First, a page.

lieve that gross fraud's were practised by the Ogdcn .
Land Company, with regard to the treaty with the ,
Ttlsoarora and Seneca Indians, and praying that Con- |
gross will make no appropriation to carry it into .,
effect. *
Mr. BATES presented a memorial, asking for a ,
mnd!tic;iliiin i<f the .. Ill -I I
very, and asked that it he received; but, on the mo- ,
tion of Mr. KING, the question of reception wa< laid |
upon the table. t
Petition* were also presented bv Messrs. KV.VNS, ,
WALKKR, and (ALMOIN.
Mr. CLAY gave notice that he would, to-morrow, ,
introduce a bill relating to copy-rights. t
The bill for the relief ot Margaret Barnes, the t
widow of Klijah Barnes, was engrossed for a third t
reading; and the act for the, relief of Joseph Basse tt *
was read a third time and passed. v
Mr. I.I NX, front the Committee on Private Land ji
Claims, to which the subject had been referred, re- |
ported, without amendment, the hill relating to pri- n
vate land claims in the State of Missouri. v
Mr. PRKSTON, front the Committee on Military !
Affairs, reported, w ithout amendment, the hill allow- u
ing a settlement to the State of Maine for the sor- o
vices of her militia. He also requested that the h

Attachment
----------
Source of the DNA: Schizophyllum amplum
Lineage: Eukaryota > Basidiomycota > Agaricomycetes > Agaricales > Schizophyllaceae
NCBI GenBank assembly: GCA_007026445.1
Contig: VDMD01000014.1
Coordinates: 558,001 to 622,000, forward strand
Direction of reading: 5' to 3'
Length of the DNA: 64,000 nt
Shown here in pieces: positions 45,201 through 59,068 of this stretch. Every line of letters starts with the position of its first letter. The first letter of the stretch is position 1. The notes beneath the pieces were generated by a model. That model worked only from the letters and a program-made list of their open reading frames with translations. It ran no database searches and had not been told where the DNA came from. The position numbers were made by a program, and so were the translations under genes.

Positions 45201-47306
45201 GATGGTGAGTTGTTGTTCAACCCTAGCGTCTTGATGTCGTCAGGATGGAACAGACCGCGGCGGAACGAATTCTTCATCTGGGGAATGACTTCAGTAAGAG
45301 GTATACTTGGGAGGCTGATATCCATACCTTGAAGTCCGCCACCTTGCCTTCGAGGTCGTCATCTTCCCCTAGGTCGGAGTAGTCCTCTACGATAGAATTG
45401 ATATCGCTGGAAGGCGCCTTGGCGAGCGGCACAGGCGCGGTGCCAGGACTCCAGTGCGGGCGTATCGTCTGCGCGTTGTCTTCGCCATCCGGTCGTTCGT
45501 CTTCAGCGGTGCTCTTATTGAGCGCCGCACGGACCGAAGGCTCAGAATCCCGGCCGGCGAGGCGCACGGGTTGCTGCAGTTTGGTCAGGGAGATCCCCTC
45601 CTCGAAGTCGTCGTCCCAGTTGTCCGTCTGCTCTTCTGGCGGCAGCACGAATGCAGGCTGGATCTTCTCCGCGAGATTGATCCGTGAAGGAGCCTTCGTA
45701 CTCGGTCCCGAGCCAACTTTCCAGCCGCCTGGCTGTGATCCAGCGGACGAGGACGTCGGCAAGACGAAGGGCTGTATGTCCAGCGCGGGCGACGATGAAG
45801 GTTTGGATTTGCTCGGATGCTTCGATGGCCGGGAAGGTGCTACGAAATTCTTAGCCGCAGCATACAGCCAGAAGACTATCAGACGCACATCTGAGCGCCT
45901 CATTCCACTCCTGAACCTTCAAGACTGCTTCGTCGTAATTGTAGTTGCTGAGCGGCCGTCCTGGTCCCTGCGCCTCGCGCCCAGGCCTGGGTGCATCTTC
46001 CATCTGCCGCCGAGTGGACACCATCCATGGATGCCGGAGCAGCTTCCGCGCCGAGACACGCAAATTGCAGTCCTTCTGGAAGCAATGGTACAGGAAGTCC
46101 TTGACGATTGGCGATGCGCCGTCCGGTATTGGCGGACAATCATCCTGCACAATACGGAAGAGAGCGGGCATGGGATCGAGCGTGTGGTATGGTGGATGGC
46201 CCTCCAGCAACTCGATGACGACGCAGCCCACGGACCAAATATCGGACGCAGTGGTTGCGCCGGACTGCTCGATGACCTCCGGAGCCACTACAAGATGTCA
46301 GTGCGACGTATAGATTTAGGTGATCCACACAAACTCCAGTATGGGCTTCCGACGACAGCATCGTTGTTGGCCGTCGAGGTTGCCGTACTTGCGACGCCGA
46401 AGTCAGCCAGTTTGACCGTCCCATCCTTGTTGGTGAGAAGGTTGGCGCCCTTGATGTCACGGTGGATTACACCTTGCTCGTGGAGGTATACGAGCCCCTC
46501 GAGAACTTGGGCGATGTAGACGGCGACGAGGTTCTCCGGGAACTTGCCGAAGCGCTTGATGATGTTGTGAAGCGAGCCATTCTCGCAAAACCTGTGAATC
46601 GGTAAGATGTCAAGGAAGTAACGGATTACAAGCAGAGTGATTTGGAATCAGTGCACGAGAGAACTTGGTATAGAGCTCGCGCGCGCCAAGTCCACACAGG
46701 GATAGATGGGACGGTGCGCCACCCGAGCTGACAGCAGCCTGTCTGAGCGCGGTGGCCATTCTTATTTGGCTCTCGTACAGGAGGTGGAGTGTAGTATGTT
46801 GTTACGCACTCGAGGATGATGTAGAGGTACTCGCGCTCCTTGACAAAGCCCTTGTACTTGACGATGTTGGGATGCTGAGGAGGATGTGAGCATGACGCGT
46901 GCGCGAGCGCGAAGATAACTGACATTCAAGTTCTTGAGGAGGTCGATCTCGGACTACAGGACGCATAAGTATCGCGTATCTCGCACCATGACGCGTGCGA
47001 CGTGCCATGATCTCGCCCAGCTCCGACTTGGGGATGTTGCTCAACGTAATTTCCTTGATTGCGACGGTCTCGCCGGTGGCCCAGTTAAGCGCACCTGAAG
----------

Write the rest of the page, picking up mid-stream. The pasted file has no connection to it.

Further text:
Committee be discharged from the further cotisidera- *
mm in nil* memorial in .?ninsifur notion, u.aKing lor s
an appropriation to estahlisha system of telegraphs ti
between Washington anil New York ; which was, on ']
motion of Mr. MOl'TON. for the present laid upon a
the table. 1
THE B >*RI) or THE EXCHEQUER.
The motion to refer the plan of the Hoard of the r
Exchequer to n select committee, win announced by '
the Chair an the order of the day. v
Mr. MOKKHEA D said that w hatever difference* "
af opinion might lie entertained aa to the causes which "
had led to the embarrassments of the country, there I
rouhl he no diversity of opinion aa to ttie f?ci th.it the 1
|ieople were now suffering in their trade and com ''
incrcc, and in all their sources of industry , and that, 'j
in this state ol things, thev seemed to call for sonic
rystemof finance hy which their sufferings could lie *
meliorated. lie knew ttint, at the extra session, "
:onflicting sentimenls were expressed whether the nC- 11
tablishiuent of a National Hank was, 01 was not, in- 0
rolved in the Presidential election of 1*40, and '
whether the Chief Magistrals was not pledged to give "
his sanction to such sn institution, lie did not in- "
t
tend to diacu a thai npic t the pesd 11 ..